No, Fr. Ambrose, many threads have been derailed by Roman Catholic allegations that you're misrepresenting their faith in your anti-Catholic apologetics, and that certain Catholics actively misrepresent our Orthodox faith in their apologetics. It's about time we had a thread where we could hash out these questions specifically and from both sides without derailing more threads.

In that case, hash it out, dear man.  Produce the evidence.  Link to the messages in threads which I have derailed by misrepresenting the Roman Catholic faith.

Threads which you have derailed? That isn't what PtA said:
Quote
No, Fr. Ambrose, many threads have been derailed by Roman Catholic allegations that you're misrepresenting their faith in your anti-Catholic apologetics, and that certain Catholics actively misrepresent our Orthodox faith in their apologetics.

I see that you are right.  Peter has said

1. that Roman Catholics have derailed many threads.

2. the cause of their derailing many threads has been my misrepresentation of their faith.

Has anybody so far proved this?  After all, this thread is now on page three.  

No, Fr. Ambrose, it appears that you're misrepresenting me, and I suspect that you're doing so intentionally.

Many threads have been derailed, yes, but I'm not laying the blame on anyone in particular, be they Catholics or otherwise.
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« Reply #104 on: January 31, 2012, 10:57:37 PM »

Peter.....

Peter Everyone can See ,Even the Blind ,That
You Keep Hounding Fathers Posts, to Find Fault,
where there isn't Any...... police
 
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« Reply #105 on: January 31, 2012, 10:59:30 PM »



Dear Witega,  I appreciate your postings and from what I have gleaned of your character you are a good person.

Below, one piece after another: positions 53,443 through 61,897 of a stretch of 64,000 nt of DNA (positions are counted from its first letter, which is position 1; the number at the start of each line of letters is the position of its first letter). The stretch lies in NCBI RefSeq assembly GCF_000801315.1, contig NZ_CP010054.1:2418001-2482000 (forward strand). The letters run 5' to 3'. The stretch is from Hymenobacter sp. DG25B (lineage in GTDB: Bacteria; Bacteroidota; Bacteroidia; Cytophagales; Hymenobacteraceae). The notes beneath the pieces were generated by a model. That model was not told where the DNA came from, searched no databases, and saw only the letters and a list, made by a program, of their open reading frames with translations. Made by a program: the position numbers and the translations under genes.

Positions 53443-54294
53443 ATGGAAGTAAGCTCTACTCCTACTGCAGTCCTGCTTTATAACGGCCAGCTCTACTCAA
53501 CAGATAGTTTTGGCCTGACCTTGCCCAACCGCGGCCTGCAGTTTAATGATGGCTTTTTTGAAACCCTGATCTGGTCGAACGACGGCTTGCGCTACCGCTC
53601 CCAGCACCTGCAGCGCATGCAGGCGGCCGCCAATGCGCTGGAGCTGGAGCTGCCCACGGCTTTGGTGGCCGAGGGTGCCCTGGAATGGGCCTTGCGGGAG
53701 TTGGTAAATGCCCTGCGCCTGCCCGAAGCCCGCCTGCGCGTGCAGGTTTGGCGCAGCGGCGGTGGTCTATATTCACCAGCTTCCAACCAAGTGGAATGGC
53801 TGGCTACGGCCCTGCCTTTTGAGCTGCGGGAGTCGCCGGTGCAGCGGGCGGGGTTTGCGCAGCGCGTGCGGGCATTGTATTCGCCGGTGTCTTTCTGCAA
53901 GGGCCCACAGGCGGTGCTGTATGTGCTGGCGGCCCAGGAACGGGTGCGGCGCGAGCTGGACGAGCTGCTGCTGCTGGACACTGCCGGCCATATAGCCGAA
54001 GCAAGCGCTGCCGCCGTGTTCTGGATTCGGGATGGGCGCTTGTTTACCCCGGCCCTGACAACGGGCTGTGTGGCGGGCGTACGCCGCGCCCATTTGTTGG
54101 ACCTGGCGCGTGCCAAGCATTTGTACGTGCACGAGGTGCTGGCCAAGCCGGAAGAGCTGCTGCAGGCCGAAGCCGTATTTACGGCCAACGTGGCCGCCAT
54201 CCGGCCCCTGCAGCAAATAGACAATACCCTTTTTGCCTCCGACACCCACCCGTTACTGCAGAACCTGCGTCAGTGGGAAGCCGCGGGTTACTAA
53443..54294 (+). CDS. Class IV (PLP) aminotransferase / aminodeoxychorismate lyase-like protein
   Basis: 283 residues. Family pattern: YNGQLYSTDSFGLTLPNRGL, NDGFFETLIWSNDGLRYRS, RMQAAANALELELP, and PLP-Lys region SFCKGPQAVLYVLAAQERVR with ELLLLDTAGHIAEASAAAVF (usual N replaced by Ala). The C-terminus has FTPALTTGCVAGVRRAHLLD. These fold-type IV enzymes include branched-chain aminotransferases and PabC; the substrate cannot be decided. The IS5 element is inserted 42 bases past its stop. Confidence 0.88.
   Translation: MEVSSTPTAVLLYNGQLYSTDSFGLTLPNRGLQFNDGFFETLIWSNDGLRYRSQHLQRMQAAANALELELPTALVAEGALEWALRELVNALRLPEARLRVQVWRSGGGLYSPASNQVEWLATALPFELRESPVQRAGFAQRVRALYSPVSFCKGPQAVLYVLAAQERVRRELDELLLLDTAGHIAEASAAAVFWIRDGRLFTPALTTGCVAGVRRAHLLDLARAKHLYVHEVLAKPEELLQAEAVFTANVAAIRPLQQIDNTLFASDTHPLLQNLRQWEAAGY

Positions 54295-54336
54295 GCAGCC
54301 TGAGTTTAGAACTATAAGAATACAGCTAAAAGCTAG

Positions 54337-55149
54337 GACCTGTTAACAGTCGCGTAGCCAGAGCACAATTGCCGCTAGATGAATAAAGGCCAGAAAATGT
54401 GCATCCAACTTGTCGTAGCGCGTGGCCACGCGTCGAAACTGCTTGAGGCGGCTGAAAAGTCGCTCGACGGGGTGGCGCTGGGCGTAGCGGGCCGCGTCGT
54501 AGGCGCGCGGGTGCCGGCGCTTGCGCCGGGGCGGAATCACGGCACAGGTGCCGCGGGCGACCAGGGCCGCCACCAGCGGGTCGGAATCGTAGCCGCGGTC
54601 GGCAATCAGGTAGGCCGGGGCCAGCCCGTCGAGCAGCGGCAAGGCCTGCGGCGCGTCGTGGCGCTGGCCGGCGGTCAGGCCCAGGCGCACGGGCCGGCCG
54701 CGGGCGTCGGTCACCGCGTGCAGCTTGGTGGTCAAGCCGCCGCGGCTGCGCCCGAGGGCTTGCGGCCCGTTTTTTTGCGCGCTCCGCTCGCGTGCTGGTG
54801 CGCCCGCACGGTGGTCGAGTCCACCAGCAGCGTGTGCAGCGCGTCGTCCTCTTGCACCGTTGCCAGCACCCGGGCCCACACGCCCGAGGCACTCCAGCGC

But I must say that I do not think I am happy to have a thread devoted to me with the Title of "Intentional misrepresentation?"   I do not think it was intentional but that impugns my honesty and integrity.

I believe Fr. Ambrose has already been made aware, but just for the record, I did not start this thread and I certainly did not choose the title for it. For whatever reason, the mod found my post on the previous thread to be the most convenient point for separating out the part he wanted to separate, and he chose the title with zero input from me.

I do not always agree with Fr. Ambrose but I have never implied, much less stated, that he is posting anything but his honest memories and opinions.
Yes, I take the credit/blame for starting this thread. You are exactly correct in your assessment of my reasons for doing so.
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« Reply #106 on: January 31, 2012, 11:00:20 PM »

Peter.....

Peter Everyone can See ,Even the Blind ,That
You Keep Hounding Fathers Posts, to Find Fault,
where there isn't Any...... police
 
Is Fr. Ambrose the only priest on this forum?
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« Reply #107 on: January 31, 2012, 11:04:28 PM »

Fr.Ambrose  of all the Clergy ,Is The Most Active Member ,
 And it Look's Like He's Fair Game For You... Grin
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« Reply #108 on: January 31, 2012, 11:05:08 PM »

Peter.....

Peter Everyone can See ,Even the Blind ,That
You Keep Hounding Fathers Posts, to Find Fault,
where there isn't Any...... police
 
Is Fr. Ambrose the only priest on this forum?

Stashko's spelling has always been a bit wayward. It's part of his posting character. He has simply omitted an apostrophe. Surely, PtA, with your superior skills, you should have spotted it.  
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« Reply #109 on: February 01, 2012, 12:19:22 AM »

Quote
It seems to me that many of our Catholic posters consistently accuse Fr. Ambrose of intentionally misrepresenting your faith--IOW, of lying

Such claims are worthless unless they are shown rather than simply told.

A thread like this is shameful without proof. I think the proof should be shown or close the thread -lacking clear proof it is unwarranted, unethical slander.

Assertions of this kind seem to me to literally ***saturate*** this forum (Catholic/Orthodox discussion, against Orthodox clergy in particular -not just Fr. Ambrose) often with a clear lack of convincing evidence. It is my view that one Roman Catholic poster in particular who shall remain unnamed here is one of the worst offenders of this sort I have ever seen anywhere at anytime on any internet forum, and that is saying quite a lot.